Month: October 2016
Today State Fair Hound introduces its new header photo, cropped from a shot taken on Labor Day, 2016 by Hound photographer Nick LoPresti. The previous header featured the most beautiful ride ever on our midway, Strates Shows’ wave swinger, also seen through Nick’s lens. Alas, Wades Shows doesn’t have a wave swinger, so photos will have to sustain us from here on out.
There are plenty of reasons to visit the Fairgrounds in autumn.
Some Americans are observing Columbus Day this week, recognizing the 15th century explorer credited with “discovering” the continents of the western hemisphere. A growing movement takes another approach, recognizing that the Americas was already inhabited by many civilizations when Columbus landed in the West Indies and his arrival was a precursor to centuries of genocide, brutality and exploitation.
The New York State Fair honors Native American culture and history, primarily within the Iroquois Village, one of the most popular attractions on the grounds, where descendants of the original inhabitants of New York provide entertainment, traditional food, education and exhibitions to Fairgoers.
The venerable people of the Six Nations, whose Great Law of Peace inspired the United States Constitution, are an indispensable part of the Fair every year. Thus, State Fair Hound salutes the Haudenosaunee people on Indigenous Peoples Day.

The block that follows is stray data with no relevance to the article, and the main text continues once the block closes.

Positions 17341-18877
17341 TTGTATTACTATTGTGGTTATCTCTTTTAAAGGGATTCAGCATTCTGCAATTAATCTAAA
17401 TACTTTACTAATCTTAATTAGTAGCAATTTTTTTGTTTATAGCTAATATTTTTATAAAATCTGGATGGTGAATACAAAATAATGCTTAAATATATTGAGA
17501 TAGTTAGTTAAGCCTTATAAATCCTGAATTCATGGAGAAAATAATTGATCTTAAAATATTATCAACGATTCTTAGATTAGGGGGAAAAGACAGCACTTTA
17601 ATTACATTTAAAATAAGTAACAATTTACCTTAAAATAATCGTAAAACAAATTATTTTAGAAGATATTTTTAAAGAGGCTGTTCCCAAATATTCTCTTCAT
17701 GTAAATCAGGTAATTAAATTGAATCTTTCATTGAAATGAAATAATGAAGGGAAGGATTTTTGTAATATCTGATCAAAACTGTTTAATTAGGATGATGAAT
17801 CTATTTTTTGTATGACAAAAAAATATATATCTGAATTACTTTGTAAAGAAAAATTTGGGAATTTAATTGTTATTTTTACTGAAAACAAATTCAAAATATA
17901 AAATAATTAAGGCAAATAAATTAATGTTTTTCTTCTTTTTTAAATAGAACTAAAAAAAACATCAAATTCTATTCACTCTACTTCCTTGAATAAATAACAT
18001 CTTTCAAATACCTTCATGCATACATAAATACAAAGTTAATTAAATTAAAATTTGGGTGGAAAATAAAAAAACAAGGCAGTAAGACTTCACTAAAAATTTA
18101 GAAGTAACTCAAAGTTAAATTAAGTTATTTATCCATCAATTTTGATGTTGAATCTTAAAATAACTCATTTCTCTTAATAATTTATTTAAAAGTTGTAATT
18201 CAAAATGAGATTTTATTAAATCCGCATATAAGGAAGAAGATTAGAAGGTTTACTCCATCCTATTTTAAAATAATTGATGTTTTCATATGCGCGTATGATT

Though there may be improvements in available transportation, as suggested in State Fair Hound’s Sep. 26 post, Travel Channel, many people will continue to walk the middle section of the Fair, where the midway runs along between Broadway on one side and the RV park on the other. The addition of more oases with shade, seating and amenities is needed and The Hound has a suggestion. Most of the rest stops this year were tables with umbrellas, which is fine as far as it goes. Bigger, sturdier structures would be a good idea, not only for the protection and comfort they provide, but to give that area a classier, neighborhood look.
Picture wooden pavilions like those in state park picnic grounds, covering tables along with snack or drink vendors and possibly some entertainment. Maybe some clever designer could make them easily assembled and removed to maintain the flexibility that the Fair cherishes.
That same concept may be a good idea for some the food vendors who occupied tents this year. Sure, they can do business under a canopy, but rows of tents give the feel of a second-rate county fair. Sandwiched between the high-tech midway rides and the lovely permanent buildings, they just looked a little shabby. The Hound wouldn’t be against the idea of building permanent stands, two or three under one roof, as modeled on Restaurant Row. It’s very expensive, but may be worth some money, especially if helps to keep established vendors who are willing to make long-term investments in their annual businesses.